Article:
Yes, it is a mess. An interesting mess. A glorious mess. Sometimes a heart-wrenching mess. Like life. Like the universe. Like our species.

Like a woman:
Break my heart though she may,
I cannot imagine life without her.

Music is my mistress,
And she plays second fiddle to no one.

compasspnt

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Re: HOW Did You Get Yourself Into This MESS?
« Reply #25 on: March 17, 2005, 06:37:57 am »

Very well said Eric.  Nice story.

They're all good stories.
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Kendrix

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Re: HOW Did You Get Yourself Into This MESS?
« Reply #26 on: March 17, 2005, 12:27:15 pm »

My story will be a contrast to those above.
I took the "other  road"

Like most folks here music was/is in my DNA. From a very young age I had a VERY deep appreciation of it.  Earliest memories involve banging out melodies like the "Theme from Exodous" on those kiddie xylophones or my neighbors piano.

My dad had one of the best stereos in town in the sixties.. and a reel to reel.
I really appreciated the better sound -and i had decent ears.
I was so taken with music that I obsessed about being an recording engineer.
When i was in 6th grade i wrote to all the big labels in NYC asking them for advice on how to get into the biz of audio engineering.  No one answered.  I remained really taken by this dream.  

However, fortunately or unfortunately, I also did really well in school.  

...and ( this is key)

My dad had a chance to pursue a big singing career in the early 50's. He won a very big singing contest in NYC. Kinda like todays American Idol.  The promoter wanted my dad to go on tour.  Dad was in process of planinng to marry my mother and they decided that the messy music business and starting a family would  not go together very well.  So, Dad passed on the opportunity. He refused to sing in public ever since ( I only learned this a few years back).  So, my folks had well established opinions in this area. I became brainwashed into the thought that music was a messy business and that I ( with such good grades in school) could do much "more" with my life.  Hmmm.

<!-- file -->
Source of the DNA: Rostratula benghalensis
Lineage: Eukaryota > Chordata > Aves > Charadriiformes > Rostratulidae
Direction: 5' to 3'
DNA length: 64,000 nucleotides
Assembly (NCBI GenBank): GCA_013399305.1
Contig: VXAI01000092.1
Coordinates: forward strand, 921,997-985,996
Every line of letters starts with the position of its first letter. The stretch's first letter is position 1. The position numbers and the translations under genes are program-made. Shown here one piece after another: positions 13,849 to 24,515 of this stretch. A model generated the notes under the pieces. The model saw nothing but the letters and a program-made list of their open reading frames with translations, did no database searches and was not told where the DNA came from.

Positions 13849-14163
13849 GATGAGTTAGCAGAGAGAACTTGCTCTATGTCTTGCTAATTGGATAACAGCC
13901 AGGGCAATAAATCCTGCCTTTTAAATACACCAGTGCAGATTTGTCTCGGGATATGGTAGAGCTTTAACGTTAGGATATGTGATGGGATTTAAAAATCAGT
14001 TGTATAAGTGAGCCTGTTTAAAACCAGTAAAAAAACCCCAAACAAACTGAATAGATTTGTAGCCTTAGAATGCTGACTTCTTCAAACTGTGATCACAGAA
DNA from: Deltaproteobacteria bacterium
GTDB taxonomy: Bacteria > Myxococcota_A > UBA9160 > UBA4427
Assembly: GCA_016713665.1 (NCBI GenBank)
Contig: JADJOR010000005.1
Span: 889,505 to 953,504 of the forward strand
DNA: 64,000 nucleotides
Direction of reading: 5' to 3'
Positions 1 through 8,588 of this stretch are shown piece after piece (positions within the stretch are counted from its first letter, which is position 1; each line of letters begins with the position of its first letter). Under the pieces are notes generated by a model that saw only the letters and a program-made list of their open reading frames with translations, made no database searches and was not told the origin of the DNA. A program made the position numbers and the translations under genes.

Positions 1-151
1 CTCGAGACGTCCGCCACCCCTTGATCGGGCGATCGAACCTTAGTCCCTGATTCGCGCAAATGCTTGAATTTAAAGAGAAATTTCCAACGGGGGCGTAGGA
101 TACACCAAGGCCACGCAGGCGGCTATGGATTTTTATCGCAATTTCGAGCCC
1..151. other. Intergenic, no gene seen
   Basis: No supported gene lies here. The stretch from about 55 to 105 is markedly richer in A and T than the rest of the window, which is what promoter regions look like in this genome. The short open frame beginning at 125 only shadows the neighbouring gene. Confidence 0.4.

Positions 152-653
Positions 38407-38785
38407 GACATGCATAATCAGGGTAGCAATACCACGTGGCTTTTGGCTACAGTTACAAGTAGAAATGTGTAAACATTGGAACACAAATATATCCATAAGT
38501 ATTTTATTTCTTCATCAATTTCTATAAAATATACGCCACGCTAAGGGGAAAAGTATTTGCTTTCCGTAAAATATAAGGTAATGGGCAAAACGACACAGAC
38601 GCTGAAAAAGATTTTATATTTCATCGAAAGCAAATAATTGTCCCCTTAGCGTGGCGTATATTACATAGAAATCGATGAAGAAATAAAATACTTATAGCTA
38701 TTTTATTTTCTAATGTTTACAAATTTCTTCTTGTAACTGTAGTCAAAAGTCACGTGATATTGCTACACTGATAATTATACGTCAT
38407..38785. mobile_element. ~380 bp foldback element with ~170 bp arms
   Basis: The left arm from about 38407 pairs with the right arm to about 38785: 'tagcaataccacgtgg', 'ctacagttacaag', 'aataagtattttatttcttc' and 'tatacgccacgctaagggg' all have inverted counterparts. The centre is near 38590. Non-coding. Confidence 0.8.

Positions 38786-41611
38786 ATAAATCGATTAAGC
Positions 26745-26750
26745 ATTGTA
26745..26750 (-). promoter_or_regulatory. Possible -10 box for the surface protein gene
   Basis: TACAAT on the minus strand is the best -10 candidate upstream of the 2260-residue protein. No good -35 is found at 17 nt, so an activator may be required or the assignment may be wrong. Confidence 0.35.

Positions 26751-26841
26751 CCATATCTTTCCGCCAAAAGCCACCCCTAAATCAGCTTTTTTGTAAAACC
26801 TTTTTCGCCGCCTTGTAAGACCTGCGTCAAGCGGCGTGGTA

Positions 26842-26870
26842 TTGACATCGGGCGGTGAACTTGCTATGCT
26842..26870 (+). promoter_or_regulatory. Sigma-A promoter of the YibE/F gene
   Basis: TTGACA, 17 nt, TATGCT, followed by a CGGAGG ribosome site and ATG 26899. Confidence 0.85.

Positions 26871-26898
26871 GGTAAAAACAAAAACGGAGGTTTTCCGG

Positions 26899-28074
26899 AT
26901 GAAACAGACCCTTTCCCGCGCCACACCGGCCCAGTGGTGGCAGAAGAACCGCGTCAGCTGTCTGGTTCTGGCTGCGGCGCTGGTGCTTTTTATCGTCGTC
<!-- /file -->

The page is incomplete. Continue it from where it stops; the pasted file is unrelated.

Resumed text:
Anyway, I became a physics major in college and didnt do much music after graduating untill years later.  However, the deep seated desire to be involved in music production was lying dormant - but did not disappear.

When moving to Tokyo in the Mid-nineties i bought a keyboard so my daughter could continue piano lessons ( my company wouldnt move the piano to Japan- too much hassle).  The keyboard had midi ports and ended up in the same room as my PC.  Shibuya, the big music  retailing center in Tokyo was 5 minutes from my apartment.  And so, My mid-life-crisis home studio adventure began.  First a sequencer, then a portastudio.  Then a real mic and pre.  Then the move to HD recording and digital mixing. Yada yada yada.

Today it continues as a pure hobby and i write and produce my demos mainly for my own entertainment (tho i'd love to get a tune placed with a commercial artist one day).  I get to dabble in the writing playing and engineering aspects without constraints and i get great satsifaction from being able to do this.

Fortunately, my day job has allowed me to afford to build this up to a reasonable level.  However, unlike many folks here, Im not exactly "In this mess".  I sometimes think about what if....

Everthing has plusses and minuses.  I can enjoy this at my leisure without getting burned out by the BS.  However, Im certainly not living the dream.
Neither am I getting beaten up by the music business climate as many pros are these days. Ive avoided that.

As always, ying/yang applies.

Anyone want to trade places for a while?
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Ken Favata

djui5

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Re: HOW Did You Get Yourself Into This MESS?
« Reply #27 on: March 17, 2005, 01:21:10 pm »